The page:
Understanding China’s Canadian Canola Ban

For any company looking to export its goods overseas, the Chinese market is incredibly attractive. The country has the highest population in the world, which means plenty of potential consumers; they’re also seeing some of the highest rates of GDP growth in the world, and their middle and consumer classes are growing rapidly. The country can be a bit fickle, though; the most powerful governing force is the Chinese Communist Party, and businesses in China know it’s not wise to cross them.

Recently, China stopped buying Canadian canola seed. They cite the quality of the canola for this, noting worries about pests and fungus. The Canadian Food Inspection Agency has run tests on canola that would be exported, and has found no signs of pests or other health concerns. The Canadian government has offered to send scientists to China to assuage their worries about health; there has, so far, been no response.

All of this might make you suspicious; there’s good reason for that. Canada is the world’s biggest exporter of canola; the “can” in canola stands for Canada, and the crop was originally created and bred in Manitoba. The standards of quality for our canola crops are incredibly stringent, and we typically export billions of dollars worth of canola to China every year. While we can only speculate as to why China is refusing to import our canola, there may very well be political motivations behind the ban.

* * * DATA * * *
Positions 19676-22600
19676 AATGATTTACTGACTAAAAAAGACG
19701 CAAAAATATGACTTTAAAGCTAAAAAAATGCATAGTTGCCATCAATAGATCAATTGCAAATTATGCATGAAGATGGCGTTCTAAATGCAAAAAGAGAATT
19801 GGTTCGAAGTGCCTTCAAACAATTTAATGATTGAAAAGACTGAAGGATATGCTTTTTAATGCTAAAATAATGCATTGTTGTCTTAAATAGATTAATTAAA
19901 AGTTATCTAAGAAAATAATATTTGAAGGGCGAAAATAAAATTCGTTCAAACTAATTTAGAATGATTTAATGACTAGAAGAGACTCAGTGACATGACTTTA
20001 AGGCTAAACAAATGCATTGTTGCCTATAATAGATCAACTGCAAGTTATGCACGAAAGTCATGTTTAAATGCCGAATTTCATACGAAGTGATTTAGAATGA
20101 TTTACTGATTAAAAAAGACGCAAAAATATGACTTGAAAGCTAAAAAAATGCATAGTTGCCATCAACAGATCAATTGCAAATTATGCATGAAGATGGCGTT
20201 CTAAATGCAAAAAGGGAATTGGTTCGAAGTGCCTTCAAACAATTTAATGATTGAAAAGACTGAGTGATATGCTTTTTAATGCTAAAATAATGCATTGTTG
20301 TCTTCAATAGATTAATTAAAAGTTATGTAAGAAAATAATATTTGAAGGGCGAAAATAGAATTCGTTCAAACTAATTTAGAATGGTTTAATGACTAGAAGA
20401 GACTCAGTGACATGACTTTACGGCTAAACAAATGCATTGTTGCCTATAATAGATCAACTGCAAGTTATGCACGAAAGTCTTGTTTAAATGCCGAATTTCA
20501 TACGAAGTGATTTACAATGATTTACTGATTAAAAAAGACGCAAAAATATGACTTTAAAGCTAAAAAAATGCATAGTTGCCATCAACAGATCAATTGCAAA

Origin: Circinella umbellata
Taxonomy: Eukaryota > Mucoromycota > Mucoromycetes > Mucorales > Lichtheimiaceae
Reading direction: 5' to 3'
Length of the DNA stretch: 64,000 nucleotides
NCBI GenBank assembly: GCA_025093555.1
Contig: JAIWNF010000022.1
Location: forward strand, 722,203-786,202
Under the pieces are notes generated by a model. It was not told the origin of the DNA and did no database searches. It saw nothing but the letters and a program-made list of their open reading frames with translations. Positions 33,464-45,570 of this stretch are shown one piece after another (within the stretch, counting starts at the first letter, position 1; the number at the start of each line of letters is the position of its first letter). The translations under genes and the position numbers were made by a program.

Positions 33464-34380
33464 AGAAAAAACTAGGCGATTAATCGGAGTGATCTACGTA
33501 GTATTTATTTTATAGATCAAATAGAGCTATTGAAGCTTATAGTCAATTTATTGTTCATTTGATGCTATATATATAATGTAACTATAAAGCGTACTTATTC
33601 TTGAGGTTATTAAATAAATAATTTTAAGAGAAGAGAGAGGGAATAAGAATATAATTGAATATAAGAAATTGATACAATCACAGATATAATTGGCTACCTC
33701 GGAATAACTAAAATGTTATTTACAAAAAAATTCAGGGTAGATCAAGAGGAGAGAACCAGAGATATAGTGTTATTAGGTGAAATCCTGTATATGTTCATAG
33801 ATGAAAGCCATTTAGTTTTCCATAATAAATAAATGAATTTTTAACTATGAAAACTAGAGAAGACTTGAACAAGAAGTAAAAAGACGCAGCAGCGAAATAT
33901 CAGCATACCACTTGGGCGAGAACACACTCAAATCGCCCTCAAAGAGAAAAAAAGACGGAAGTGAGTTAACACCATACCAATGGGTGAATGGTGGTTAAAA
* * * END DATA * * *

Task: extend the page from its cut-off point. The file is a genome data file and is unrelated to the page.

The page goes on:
As I alluded to in the first paragraph, there is a deep connection between Chinese businesses and the Chinese Communist Party, which runs the country. Late in 2018, Canada arrested the CFO of Huawei, Meng Wanzhou. Huawei is one of the most powerful telecom companies in the world, and is based in China. This arrest was conducted as part of an extradition agreement with the United States, who have charged her with violating sanctions against Iran. Meng is on house arrest in Canada, and is largely free to go where she pleases in the Vancouver metro area; nonetheless, China is willing to apply all kinds of tactics and pressure to have her released.

Though it’s not certain that Meng’s arrest is the reason for the block on canola exports, we do know that farmers are suffering as a result. China is one of the biggest importers of Canadian canola, and there are two negative effects caused by the blockade. The immediate effects are obvious: losing one of your biggest buyers hurts the pockets. The more long-term, insidious effect might be one of chilling; uncertainty around the Chinese market may create reluctance in producers, diminishing Canada’s overall supply of canola.

Investors in the canola industry would do well to consult with  Winnipeg tax accountants about how they can claim potential losses on their tax returns. A well-established budget and a knowledgeable team can help you through times of uncertainty; with a market like China’s, the ability to bounce back from the unexpected is essential.